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In the past, fireplaces were always made with a chimney that provided an escape for the carbon monoxide and other toxins that are produced when burning wood or gas. These types of fireplaces are called vented fireplaces. Though vented fireplaces are still very popular, a new option is available. This option is called a vent free fireplace. A vent free fireplace uses special natural gas or propane logs or other materials that do not produce large amounts of soot or carbon monoxide, so they can be safely used without a vent needed to allow toxic gases to escape.
Vent free fireplaces are designed to burn a very clean, very hot flame that results in fewer chemicals released into the air that will be breathed in by anyone near the fireplace. This is a safe and economical alternative for people who do not already have a fireplace and chimney built into the home. Not only is a vent free fireplace an economical purchase for those without a chimney, it is an efficient method of heating even for those who currently use a vented fireplace. An insert or firebox can be installed in an existing fireplace and this will warm the room without part of the heat escaping up the chimney with the carbon monoxide.
There are some things to consider before opting for a vent free fireplace, however. Some carbon monoxide and other chemicals will still be released into the air inside the home. Though these levels have been determined to be safe, some people are more sensitive to gases and toxins and might find they are intolerant to even the low levels of fumes produced and suffer eye, nose, and throat irritation. Also, if other fuel burning appliances are used in the home, there might not be adequate ventilation for all. A guide should be consulted for the specific vent free fireplace purchased to determine the amount of fresh air required in the home to be used for combustion on all the appliances combined.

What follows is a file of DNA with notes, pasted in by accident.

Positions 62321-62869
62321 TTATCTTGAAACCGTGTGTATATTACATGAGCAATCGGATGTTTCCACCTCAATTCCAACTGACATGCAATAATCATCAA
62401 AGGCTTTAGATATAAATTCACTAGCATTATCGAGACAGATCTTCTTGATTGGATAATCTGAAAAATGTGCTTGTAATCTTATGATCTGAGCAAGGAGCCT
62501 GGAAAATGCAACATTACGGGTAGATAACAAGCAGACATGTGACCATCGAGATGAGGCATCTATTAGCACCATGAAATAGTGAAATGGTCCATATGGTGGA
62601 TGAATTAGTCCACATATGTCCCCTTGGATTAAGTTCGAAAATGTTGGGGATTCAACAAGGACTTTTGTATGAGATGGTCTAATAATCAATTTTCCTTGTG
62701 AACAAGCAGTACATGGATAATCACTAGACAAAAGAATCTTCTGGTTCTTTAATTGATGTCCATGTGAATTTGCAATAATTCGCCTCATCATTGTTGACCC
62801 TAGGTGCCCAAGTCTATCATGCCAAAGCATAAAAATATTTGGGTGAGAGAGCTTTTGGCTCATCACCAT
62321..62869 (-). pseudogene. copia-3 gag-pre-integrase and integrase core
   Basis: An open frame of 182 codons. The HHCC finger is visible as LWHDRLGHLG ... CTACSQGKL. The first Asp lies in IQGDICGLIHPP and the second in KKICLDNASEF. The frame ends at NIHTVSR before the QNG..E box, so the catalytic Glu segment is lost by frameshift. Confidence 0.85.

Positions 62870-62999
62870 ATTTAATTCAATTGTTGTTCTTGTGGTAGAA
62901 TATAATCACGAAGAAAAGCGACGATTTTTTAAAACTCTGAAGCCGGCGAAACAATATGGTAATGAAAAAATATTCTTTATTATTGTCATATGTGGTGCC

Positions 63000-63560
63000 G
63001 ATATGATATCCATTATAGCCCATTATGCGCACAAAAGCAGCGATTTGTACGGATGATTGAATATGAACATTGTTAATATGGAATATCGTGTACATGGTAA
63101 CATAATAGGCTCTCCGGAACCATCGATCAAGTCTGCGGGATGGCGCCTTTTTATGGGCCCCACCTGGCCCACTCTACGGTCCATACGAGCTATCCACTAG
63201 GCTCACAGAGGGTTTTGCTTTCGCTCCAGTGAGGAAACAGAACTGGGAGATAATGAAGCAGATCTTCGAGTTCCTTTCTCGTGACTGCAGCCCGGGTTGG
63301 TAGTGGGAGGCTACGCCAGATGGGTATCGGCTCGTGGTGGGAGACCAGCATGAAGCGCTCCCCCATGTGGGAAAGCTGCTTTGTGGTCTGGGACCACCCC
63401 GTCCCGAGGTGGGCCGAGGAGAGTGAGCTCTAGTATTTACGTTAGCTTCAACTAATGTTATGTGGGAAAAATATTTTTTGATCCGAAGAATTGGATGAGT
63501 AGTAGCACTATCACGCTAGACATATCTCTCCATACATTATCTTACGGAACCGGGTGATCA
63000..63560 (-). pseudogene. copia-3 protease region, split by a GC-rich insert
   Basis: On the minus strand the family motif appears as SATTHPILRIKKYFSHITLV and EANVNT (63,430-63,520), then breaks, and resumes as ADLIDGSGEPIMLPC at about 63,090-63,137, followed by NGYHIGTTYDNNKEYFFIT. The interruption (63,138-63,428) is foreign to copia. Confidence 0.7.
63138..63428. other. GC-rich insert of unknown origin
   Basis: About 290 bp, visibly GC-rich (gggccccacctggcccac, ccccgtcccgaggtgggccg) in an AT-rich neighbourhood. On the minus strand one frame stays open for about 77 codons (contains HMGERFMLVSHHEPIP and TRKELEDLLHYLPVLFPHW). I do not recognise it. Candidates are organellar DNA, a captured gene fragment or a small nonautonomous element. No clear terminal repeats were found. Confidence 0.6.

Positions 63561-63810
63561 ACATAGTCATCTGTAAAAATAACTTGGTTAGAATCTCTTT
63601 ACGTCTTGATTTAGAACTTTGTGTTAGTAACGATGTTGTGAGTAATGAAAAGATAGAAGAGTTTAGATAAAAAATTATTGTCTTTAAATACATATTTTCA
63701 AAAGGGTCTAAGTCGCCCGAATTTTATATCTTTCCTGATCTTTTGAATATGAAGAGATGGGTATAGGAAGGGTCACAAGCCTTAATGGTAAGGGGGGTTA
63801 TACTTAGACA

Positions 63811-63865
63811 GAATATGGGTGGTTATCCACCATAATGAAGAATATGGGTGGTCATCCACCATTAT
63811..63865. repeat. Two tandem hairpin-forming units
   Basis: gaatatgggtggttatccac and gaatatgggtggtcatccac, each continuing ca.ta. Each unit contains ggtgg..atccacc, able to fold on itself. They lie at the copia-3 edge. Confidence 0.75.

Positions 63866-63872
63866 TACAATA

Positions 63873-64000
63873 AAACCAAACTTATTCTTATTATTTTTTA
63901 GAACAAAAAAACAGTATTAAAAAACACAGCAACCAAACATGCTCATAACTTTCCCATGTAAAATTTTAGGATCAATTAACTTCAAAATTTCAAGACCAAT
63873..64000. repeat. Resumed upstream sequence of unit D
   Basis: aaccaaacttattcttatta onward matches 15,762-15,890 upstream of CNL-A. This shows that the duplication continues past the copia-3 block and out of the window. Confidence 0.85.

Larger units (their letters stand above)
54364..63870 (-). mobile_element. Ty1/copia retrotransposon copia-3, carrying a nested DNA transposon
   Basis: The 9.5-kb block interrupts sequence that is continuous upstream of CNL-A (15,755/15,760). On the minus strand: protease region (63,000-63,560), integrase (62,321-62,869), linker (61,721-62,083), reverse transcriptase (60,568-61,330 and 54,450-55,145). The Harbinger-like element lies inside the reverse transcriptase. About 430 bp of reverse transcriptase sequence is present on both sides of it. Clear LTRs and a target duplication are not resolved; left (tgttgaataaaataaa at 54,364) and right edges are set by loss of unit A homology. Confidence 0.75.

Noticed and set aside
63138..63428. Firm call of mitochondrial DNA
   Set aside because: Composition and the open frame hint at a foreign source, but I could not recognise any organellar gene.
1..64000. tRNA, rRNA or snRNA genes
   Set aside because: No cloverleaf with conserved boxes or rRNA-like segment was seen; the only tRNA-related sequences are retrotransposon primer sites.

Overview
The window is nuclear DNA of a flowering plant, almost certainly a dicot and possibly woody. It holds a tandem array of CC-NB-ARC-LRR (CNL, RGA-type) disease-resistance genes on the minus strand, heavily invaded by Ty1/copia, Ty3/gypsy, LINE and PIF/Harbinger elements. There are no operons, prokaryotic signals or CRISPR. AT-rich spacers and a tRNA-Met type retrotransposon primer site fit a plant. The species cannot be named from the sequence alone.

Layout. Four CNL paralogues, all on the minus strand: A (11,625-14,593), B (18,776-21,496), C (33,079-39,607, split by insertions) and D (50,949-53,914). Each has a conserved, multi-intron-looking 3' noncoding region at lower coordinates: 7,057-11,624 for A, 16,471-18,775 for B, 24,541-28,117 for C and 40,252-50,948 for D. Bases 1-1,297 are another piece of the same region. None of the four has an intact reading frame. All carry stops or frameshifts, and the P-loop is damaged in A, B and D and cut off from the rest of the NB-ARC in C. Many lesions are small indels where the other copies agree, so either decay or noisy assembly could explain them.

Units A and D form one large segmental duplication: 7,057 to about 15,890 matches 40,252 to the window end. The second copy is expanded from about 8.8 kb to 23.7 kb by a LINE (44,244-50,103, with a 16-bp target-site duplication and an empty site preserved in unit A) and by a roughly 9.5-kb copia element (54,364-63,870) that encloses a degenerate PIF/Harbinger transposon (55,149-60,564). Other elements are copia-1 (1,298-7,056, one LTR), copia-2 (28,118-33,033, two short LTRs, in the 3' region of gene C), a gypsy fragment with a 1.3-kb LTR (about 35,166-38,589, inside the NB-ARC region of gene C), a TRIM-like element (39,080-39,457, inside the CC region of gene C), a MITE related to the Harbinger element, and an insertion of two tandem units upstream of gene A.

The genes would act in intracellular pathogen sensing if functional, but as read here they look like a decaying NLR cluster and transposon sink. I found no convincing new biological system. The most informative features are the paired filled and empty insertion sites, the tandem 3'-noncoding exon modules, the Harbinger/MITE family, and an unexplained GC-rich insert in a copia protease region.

To be safe, all homes should have carbon monoxide detectors installed. If there is a question as to whether or not enough fresh air is available, a window may be opened, or a permanent hole may be cut in a wall to provide adequate air for combustion without irritation. Vent free fireplaces should be installed by professionals who can assure home owners that adequate air is available in the home.
There's another option that the article doesn't mention: a vent free electric fireplace. They don't produce the real flames of a gas fireplace, but they also don't produce the fumes!
My aunt has one of these and it's quite cute; hers is shaped like an old-fashioned woodstove, but you can also get them that look more like fireplaces.
The electric version can be a nice option for houses that don't have natural gas, or for people that are sensitive to the fumes. Since all you really have to do is plug them in, installation can be a lot cheaper than even a vent-free gas fireplace.
My mother has a vent free gas fireplace in her home. She had always wanted to have a fireplace, but when they were looking to move into their new place, they just didn't see anything on the market that they liked and that had a fireplace.
It was actually their real estate agent who told them about the vent-free option. Guess she was ready for them to buy something, already! The house was already hooked up to natural gas, so adding the fireplace was not too difficult and not prohibitively expensive.
They do have a carbon monoxide detector for safety. It's nice to have something to turn on and feel cozy on a winter's night, plus it give her a mantel to decorate at Christmas!
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